- Teaching a wood carving option and ruminating with 11 year olds about what makes a truly good walking stick.
- The various mice, gophers, squirrels, pikas and packrats that dwell under the buildings that get increasingly fatter in relation to their proximity to the kitchen.
- Getting shot in the head by with a heavily padded arrow by a 13 year old girl and promptly returning the favor.
- Building a teepee with 14 year olds in the one good downpour of the summer.
- My children being adopted into a cabin by a new set of campers every week.
- The look on Michael Kennedy’s face when I would ask if he could cut down a tree.
- Watching in awe as teens learned to walk on a slack line.
- The rapt attention of testimony after testimony at the evening christmas light approximation of a campfire.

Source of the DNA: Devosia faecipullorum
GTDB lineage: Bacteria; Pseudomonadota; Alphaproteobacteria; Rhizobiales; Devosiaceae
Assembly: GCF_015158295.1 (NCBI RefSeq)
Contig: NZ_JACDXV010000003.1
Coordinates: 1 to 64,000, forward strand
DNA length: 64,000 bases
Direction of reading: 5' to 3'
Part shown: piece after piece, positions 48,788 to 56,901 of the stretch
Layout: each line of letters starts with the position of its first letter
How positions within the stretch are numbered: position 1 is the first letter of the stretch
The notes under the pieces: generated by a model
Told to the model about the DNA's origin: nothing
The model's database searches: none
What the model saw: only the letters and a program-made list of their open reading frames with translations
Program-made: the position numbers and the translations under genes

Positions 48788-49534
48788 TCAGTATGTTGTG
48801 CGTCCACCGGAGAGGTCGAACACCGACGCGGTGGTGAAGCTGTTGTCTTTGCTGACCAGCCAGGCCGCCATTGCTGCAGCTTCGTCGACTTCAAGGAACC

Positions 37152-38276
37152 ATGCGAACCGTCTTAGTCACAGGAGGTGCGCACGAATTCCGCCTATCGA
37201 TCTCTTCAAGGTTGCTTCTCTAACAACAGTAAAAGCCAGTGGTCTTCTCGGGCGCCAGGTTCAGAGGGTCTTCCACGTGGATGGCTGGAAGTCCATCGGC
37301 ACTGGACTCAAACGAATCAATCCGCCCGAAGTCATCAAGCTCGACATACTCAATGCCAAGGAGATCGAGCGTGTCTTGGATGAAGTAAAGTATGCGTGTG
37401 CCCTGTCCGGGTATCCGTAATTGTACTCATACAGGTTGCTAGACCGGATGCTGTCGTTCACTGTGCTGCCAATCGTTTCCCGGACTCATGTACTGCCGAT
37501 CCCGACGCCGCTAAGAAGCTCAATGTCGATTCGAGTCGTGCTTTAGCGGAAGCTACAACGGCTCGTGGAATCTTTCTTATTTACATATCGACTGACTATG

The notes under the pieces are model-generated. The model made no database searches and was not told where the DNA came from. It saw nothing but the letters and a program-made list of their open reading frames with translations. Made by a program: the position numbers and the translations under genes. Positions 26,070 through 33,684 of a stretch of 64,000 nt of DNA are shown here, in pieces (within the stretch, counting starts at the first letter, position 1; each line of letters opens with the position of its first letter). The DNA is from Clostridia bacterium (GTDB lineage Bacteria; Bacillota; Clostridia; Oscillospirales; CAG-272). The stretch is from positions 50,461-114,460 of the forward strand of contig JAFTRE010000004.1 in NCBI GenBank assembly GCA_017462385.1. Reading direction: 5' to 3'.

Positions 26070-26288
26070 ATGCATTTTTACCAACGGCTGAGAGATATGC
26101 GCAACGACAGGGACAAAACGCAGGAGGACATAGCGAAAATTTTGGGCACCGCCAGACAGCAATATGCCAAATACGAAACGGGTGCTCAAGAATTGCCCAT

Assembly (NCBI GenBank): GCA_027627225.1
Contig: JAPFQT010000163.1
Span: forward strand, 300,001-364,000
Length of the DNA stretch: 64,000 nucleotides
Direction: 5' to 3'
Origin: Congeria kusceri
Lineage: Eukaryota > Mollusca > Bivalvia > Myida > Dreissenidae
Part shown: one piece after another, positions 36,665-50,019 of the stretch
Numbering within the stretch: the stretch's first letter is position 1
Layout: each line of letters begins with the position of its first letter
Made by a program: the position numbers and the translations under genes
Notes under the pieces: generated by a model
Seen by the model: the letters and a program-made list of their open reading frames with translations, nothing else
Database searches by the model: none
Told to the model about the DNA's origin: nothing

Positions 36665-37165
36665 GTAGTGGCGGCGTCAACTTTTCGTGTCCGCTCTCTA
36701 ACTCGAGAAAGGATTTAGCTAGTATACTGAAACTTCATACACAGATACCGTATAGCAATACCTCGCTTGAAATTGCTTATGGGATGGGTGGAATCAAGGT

- Wonderfully idiotic silly songs sung with gusto.
- Stew and biscuits.
- Reassuring the parents of Junior campers, having tea with the parents of Intermediate campers, and requesting the keys to vehicles driven by Senior campers.
- I did not do a single polar dip (not regrettable)
- I did not peak any mountains (regrettable...I shall have to do this again and rectify this)
- The health inspector informing me “Ha ha ha! Well that’s a first!” after boys cabin 4 launched a pitcher of water over the balcony from their vantage in the dish pit and landed squarely in the face of said health inspector.
- ‘Teaching’ a group of four year olds how to shoot a bow and arrow or rather, be there to hold a bow and a child in one place and send an arrow in another to the delight and wonderment of the children, and a big grin for parents.